* Dexia would be exempted from crisis case stress scenario
* Dexia already singled out as special case
* Franco-Belgian group being gradually wound down
(Adds sense of Dexia as unique case, Dexia background)
By Laura Noonan and Paul Carrel
DUBLIN/FRANKFURT, May 22 ECB officials agreed on
Thursday that Franco-Belgian bank Dexia would not have
to prove it could withstand a financial crisis in a Europe-wide
stress test, reducing the chances of it needing further state
aid, sources familiar with the talks said.
Belgium and France have already pumped nearly 12 billion
euros ($16.4 billion) into Brussels-based Dexia since the
financial crisis, taking control of it in the process, and are
keen not to put in more to a loss-making institution that is
being wound down.
Dexia, the European Central Bank and the EBA (European
Banking Authority) all declined comment.
The ECB's supervisory board agreed at a meeting in Frankfurt
to recommend to the central bank's governing council that Dexia
must only prove it has enough capital to weather the most likely
economic scenario, and not the crisis scenario other banks must
prove they can withstand.
Dexia, which will come under the ECB's direct supervision in
November, was originally on the list to take part in a stress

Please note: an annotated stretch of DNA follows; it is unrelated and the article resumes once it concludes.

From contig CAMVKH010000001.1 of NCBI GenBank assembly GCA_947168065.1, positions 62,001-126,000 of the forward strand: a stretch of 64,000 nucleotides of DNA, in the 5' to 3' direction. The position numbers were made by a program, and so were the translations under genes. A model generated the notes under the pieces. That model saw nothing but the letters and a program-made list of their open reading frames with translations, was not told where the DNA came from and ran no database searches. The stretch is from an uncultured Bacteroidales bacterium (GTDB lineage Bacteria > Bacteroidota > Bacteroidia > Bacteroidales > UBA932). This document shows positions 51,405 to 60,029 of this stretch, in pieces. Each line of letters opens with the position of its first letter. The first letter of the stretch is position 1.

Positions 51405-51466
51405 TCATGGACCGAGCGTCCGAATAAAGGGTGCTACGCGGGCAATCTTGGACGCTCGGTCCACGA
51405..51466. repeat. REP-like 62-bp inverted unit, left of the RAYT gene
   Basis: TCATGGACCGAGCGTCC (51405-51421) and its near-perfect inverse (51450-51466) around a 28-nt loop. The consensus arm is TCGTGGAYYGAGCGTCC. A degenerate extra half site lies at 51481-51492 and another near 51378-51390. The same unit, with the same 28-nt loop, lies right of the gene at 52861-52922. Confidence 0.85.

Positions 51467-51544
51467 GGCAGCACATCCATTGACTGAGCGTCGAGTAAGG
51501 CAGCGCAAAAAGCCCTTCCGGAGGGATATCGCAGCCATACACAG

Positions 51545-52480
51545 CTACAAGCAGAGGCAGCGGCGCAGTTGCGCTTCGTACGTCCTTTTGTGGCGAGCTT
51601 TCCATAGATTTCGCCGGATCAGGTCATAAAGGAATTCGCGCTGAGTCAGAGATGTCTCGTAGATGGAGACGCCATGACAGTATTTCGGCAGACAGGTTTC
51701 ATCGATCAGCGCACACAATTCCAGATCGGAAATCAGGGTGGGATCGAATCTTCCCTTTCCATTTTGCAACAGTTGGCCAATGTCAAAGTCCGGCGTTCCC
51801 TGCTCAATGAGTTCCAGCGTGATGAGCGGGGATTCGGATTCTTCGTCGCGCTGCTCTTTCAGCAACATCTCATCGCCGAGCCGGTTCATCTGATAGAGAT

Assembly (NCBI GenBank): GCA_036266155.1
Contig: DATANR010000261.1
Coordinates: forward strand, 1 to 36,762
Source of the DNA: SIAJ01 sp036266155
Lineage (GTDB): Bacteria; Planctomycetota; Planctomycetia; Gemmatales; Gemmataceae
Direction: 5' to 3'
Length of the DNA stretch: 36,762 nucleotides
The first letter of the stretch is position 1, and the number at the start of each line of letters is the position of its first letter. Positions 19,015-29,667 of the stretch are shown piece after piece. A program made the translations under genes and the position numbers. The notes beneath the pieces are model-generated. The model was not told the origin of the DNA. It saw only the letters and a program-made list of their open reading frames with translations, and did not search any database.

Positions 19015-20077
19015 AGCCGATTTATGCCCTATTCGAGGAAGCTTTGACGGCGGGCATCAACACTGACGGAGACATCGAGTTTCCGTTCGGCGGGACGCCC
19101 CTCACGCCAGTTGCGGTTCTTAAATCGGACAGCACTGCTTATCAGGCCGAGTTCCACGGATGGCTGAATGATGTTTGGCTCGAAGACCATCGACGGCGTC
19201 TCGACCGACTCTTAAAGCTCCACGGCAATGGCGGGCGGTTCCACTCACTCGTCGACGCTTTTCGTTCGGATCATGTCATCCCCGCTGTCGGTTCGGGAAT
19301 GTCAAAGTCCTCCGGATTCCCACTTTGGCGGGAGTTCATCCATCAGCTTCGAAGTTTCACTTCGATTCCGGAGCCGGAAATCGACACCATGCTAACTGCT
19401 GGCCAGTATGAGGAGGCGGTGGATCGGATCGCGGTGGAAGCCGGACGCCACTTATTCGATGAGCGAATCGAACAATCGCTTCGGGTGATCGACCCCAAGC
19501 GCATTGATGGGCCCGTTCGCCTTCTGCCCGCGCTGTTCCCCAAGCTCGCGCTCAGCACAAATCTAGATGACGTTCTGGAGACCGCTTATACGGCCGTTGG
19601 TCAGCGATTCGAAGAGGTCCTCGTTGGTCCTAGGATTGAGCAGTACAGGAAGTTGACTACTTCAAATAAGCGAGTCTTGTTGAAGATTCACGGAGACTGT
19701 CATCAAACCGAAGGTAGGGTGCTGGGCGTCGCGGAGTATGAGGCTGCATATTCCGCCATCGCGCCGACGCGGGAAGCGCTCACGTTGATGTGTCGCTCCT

test being carried out on 128 euro zone banks to prove they have
enough capital to withstand another crisis.
However, the ECB had already recognised Dexia's "specific
situation", with an assessment of its finances carried out over
its 2011 wind-down plan.
That EU-approved plans makes Dexia unique among the 128
major euro zone banks being reviewed by the European Central
Bank (ECB) and the 124 EU banks that are being subjected to
stress tests by the European Banking Authority (EBA).
One source who spoke to Reuters said Dexia, formed by a
Franco-Belgian merger in 1996, was indeed a unique case and its
treatment should not have implications for other banks which
have been arguing against various elements of the stress tests.
The stress tests and a related review by the ECB have
already prompted several banks to raise funds, most recently
Deutsche Bank, which on Sunday announced plans to
raise 8 billion euros. (ID:nL6N0O40WU)
Dexia's chief executive said in March the bank was at risk
of failing the EU review and might need to raise capital again -
money that would most likely come mainly from the French and
Belgian treasuries which currently guarantee much of Dexia's
Belgium, France and other shareholders put 6 billion euros
into Dexia at the height of the global financial crisis in 2008.
The bank subsequently secured guarantees for its borrowings from
the two states and, to a lesser extent from Luxembourg. These
now total some 79 billion euros.
Dexia has said it aims to reduce that to 45 billion euros by
the start of 2015. Belgium and France paid in another 5.5
billion euros in total in 2012, effectively nationalising Dexia
after persistent losses had eaten into its assets.
($1 = 0.7323 Euros)
(Additional reporting by Phil Blenkinsop and Huw Jones; Editing
by Alexander Smith and David Evans)